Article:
I once had a doctor ask me what I’d do if someone offered me a drink or a cigarette. I was a teenager, recently diagnosed with type 1 diabetes, and it was the first time that I had seen her. When I told her that I didn’t drink or smoke, she kept hounding me with questions as if I were lying. I grew tired of telling her the same thing over and over. She just didn’t seem to hear what I was saying. Maybe she was just trying to scare me from starting, but I left feeling annoyed and convinced that I needed to find a different doctor.
My next doctor was extremely nice. While that sounds great, it actually posed a problem for me. When I arrived for my once-yearly visit, she’d just say “Hmm, it’s been a year since you had blood work done.” It was obvious from my towering A1C that I had poor control, but because I didn’t have insurance, I hesitated to ask for more help. I’d leave her office with another year’s worth of prescription refills, and we’d repeat the identical visit a year later, never getting anywhere with regard to gaining better control of my diabetes. I just wasn’t getting the help I needed.
At this point I was years into my diabetes diagnosis, and my faith in doctors was waning. I’d seen a few other doctors for check-ups and illnesses over the years, but none of them offered any real help with my diabetes. My out-of-control diabetes was like the elephant in the room: No one, including me, wanted to talk about it. I knew that I needed someone to help me fix myself. I knew that I couldn’t handle diabetes all alone. I felt bad about my poor control and often wondered if there were a doctor out there who could help me.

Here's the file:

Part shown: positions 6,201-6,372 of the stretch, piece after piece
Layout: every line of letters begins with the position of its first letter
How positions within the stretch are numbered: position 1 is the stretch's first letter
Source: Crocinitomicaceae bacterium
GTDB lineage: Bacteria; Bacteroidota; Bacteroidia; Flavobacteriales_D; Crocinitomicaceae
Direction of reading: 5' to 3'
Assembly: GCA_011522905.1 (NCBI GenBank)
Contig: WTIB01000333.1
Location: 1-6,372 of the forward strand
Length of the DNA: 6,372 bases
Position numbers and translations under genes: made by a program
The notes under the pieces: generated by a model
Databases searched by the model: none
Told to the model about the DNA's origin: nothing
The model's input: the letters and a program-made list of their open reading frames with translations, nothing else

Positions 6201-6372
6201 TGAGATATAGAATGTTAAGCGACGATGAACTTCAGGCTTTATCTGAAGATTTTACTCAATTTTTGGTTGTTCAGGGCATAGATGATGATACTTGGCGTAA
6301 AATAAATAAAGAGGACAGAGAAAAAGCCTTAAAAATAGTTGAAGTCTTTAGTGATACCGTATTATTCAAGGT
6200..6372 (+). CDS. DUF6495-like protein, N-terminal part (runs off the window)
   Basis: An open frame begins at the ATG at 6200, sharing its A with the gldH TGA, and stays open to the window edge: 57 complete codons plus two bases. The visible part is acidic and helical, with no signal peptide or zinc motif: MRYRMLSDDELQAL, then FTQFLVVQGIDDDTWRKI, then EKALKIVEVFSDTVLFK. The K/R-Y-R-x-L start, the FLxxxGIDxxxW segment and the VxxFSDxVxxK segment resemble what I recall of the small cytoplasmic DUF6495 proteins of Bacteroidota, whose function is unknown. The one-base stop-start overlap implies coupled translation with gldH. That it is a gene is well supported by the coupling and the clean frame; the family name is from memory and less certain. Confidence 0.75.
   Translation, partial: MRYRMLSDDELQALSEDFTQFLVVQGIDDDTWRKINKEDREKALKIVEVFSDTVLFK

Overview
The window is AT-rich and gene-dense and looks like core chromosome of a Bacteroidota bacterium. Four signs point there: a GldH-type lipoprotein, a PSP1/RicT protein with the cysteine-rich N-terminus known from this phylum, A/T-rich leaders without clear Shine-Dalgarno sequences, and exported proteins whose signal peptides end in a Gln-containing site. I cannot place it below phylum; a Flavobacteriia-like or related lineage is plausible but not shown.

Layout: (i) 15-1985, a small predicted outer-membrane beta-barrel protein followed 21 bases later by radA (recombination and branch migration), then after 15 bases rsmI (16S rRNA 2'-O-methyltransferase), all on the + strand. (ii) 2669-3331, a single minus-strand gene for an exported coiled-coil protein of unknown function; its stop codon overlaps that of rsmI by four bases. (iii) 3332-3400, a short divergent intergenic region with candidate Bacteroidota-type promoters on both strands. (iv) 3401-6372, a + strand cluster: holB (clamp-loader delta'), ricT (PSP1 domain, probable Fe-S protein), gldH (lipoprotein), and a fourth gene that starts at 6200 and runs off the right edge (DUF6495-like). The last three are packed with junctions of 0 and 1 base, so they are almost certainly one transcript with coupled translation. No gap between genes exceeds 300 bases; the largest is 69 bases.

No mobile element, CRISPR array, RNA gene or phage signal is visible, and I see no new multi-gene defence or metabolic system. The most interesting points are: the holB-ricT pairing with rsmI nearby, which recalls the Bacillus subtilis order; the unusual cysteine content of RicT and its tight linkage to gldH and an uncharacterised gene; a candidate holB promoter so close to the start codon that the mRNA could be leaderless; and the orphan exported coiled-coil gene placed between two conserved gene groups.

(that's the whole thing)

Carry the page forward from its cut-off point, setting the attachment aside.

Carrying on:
Finally, after attempting to get an appointment with my regular doctor without success, I happened to stumble upon an amazing doctor. He listened and seemed to genuinely care as he ordered me to go for blood work immediately. He left the room to ask questions of a diabetes educator when he didn’t have the answer to a question. He insisted that I see a new diabetes educator because mine had retired, and he made sure that I visited the nutritionist for a refresher on carb-counting. When I complied, I learned that I was making some huge mistakes with my diabetes. For one thing, my insulin-to-carbohydrate ratio wasn’t working for me. I was also using older types of insulin.
Once I was armed with a new medical team, modern insulin, a better dosing scale, and tons of new information, my A1C improved substantially. I wish now that I’d found the right doctor when I was younger. Finding a great doctor changed my life for the better, and I believe that it literally added years to my life. I’m still a work-in-progress, but I have a doctor whom I trust and can ask for help. No one can handle diabetes successfully alone, and no one should have to.